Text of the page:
Tuesday, July 1, 2014

An Interview with Author, Kenya Moss-Dyme

Where are you from?
I am originally from Chicago but I moved to Michigan at the age of 8 and I’ve been here ever since.
What inspired you to write your first book?
I began writing in elementary school.  The school district held a yearly scholastic writing contest and I would win in my level every year through high school.  I’ve just always loved reading so that naturally lead to me wanting to craft my own stories.
Do you write full-time or part-time? How do you balance your writing life with your family/work life?
I work full time so I have to make time to write.  I keep my ipad and keyboard in my bag so I can sneak writing time in throughout the day, but the weekends are when I get the most accomplished.  Luckily, my kids are no longer babies – my youngest is 15 so not only do I NOT have to rush home to take care of him, he’s quite helpful to me in my writing.  I bounce ideas off of him, he texts me throughout the day with ideas, and he even test reads a lot of the things I write – for content, not correctness – and gives me his opinion.  We have some pretty lively debates about the authenticity of my characters.  When I’m writing about a teenage, he lets me know if the character sounds or behaves the way they would in real life.

How did you come up with the title?
My original plan was to write a series of multiple titles around the theme of what we call “pulpit pimps”.  The Pulpit Chronicles refers to those stories, and Prey for Me is the first of the series.  I felt like Prey for Me was a rather clever twist on the word Pray, in that the minister is also the child predator.  I have two other books planned for the Pulpit Chronicles starring some other psycho leaders, all based on true stories!
Is there a message in your novel that you want readers to grasp?

There’s not necessarily a message but I do hope it serves as a cautionary tale for people to be more attentive and observant when it comes to protecting your family.
Are experiences based on someone you know, or events in your own life?

Not in my life, but the story itself is based on bits and pieces of real life stories in the news.
What books have most influenced your life most?

If you mean influence in the sense that they have stuck with me and I can’t get them out of my soul, I can pick a couple out of several.  Left to Tell, the story of a Rwandan genocide survivor who spent 90 days hiding in a tiny bathroom with seven other women; hiding from and listening to the horrific massacre going on right outside the bathroom window.  I can’t imagine the strength it took for her not to go crazy and then go on and share her story with the world.  Another lifelong favorite is In Love and Trouble: Stories of Black Women, by Alice Walker. I was never that crazy about The Color Purple in book form, although I loved the movie.  But this is my favorite Alice Walker book.  This collection of short stories about fictional black women from different backgrounds is her best work, in my opinion.  The stories are so incredibly emotional that they will appeal to any woman regardless of color.
What book are you reading now?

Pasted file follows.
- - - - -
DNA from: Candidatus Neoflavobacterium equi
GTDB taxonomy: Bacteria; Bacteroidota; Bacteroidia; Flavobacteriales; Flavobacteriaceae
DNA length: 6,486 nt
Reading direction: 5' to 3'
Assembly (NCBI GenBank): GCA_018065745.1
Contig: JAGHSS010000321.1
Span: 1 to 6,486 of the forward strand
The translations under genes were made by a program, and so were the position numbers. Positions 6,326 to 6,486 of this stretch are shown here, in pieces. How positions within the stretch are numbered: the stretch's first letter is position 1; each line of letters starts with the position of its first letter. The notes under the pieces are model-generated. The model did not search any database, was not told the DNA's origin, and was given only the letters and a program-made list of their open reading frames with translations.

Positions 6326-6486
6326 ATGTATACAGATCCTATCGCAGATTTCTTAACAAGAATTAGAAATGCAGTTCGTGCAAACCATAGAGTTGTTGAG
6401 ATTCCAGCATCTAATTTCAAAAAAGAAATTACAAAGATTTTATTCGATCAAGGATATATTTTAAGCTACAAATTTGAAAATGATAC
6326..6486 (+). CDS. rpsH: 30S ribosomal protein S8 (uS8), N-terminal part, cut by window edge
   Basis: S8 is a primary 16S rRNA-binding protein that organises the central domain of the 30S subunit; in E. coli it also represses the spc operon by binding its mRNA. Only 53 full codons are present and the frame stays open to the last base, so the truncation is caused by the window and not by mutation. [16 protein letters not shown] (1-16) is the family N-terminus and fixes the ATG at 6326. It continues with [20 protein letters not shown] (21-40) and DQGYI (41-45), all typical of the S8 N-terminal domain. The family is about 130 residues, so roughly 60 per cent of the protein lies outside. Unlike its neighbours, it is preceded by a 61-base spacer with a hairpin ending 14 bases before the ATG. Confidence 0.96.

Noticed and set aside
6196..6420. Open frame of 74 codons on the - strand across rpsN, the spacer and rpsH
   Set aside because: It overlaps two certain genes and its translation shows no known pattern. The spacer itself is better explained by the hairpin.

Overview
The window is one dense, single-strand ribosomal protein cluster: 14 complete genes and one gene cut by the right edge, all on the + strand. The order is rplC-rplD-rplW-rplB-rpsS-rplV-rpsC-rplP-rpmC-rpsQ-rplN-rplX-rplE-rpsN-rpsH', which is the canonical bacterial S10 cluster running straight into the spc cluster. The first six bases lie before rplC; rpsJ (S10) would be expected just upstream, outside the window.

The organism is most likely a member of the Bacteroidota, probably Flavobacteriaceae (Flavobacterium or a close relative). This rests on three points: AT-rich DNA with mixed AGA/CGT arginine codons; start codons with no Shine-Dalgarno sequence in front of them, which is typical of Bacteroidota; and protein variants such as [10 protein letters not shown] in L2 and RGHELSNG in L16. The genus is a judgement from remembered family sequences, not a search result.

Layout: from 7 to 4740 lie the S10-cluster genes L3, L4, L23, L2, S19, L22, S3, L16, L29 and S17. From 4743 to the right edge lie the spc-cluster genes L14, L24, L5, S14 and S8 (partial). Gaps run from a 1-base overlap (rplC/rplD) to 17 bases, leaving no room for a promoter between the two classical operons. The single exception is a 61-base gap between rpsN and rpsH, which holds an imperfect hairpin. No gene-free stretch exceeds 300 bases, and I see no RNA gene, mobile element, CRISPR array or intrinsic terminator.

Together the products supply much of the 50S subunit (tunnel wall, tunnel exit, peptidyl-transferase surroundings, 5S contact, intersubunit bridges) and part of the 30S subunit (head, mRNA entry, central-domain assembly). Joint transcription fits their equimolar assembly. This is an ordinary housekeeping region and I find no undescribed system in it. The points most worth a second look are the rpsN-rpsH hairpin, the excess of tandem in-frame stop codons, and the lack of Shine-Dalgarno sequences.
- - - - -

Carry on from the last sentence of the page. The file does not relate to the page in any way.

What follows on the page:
I have so many books in my queue that I am trying to make time to read!  I don’t want to name any because I don’t want people thinking, “she said she was going to read MY book next!”  But I purchase books nearly every day because I want to support my fellow authors and I have every intention of reading each and every one of them.  I’m looking forward to my summer vacation because I’m going to bring my Kindle and lay on the beach and read – and write.  It’s more difficult as a writer to make time to read because you’re always writing, or about to write, or editing or promoting!  But I made a vow to start making time to read at least 1-2 books every week just to show support because I would want people to do the same for me.
What are your current projects?

I’m working on an anthology of horror stories and an urban zombie apocalypse tale set in Detroit, both to be released over the next few months.  I’m working on some exciting promotional tie-in materials for the launch of the zombie novel so that one has me really busy and anxious right now!
If you had to do it all over again, would you change anything in your latest book?

No, I’m really happy with the way it turned out, and the feedback has been tremendous so I’m satisfied with it.  As writers, you know we are never totally content with our books but at some point you do have to let the characters go and see how people respond to them.  It wouldn’t be genuine if I changed them to suit the reaction they received.
Can you share a little of your current work with us?

I’ve included sneak peeks in both of my titles currently available.  In A Good Wife, there’s a sneak peek of my story, Getting to Day, which is a crime thriller.  A miserable, unambitious man and his girlfriend, Day, are setting up his friends to be robbed and of course, Day is being used as the bait, hence the title.  In Prey for Me Too, there is a sneak of Baby Mine, one of the short horror stories from my upcoming anthology, Daymares.  Baby Mine is the story of a woman who – in a moment of weakness – has a one night stand with an ex-boyfriend that she absolutely despises because of the way he abused her.  Then she ends up with something that she can’t get rid of.  This story was fun to write because I think about my grandmother always telling the girls in the family to be careful who they lay with because they will have a piece of that person inside of their body forever.  That’s the premise behind Baby Mine.
Is there anything you find particularly challenging in your writing?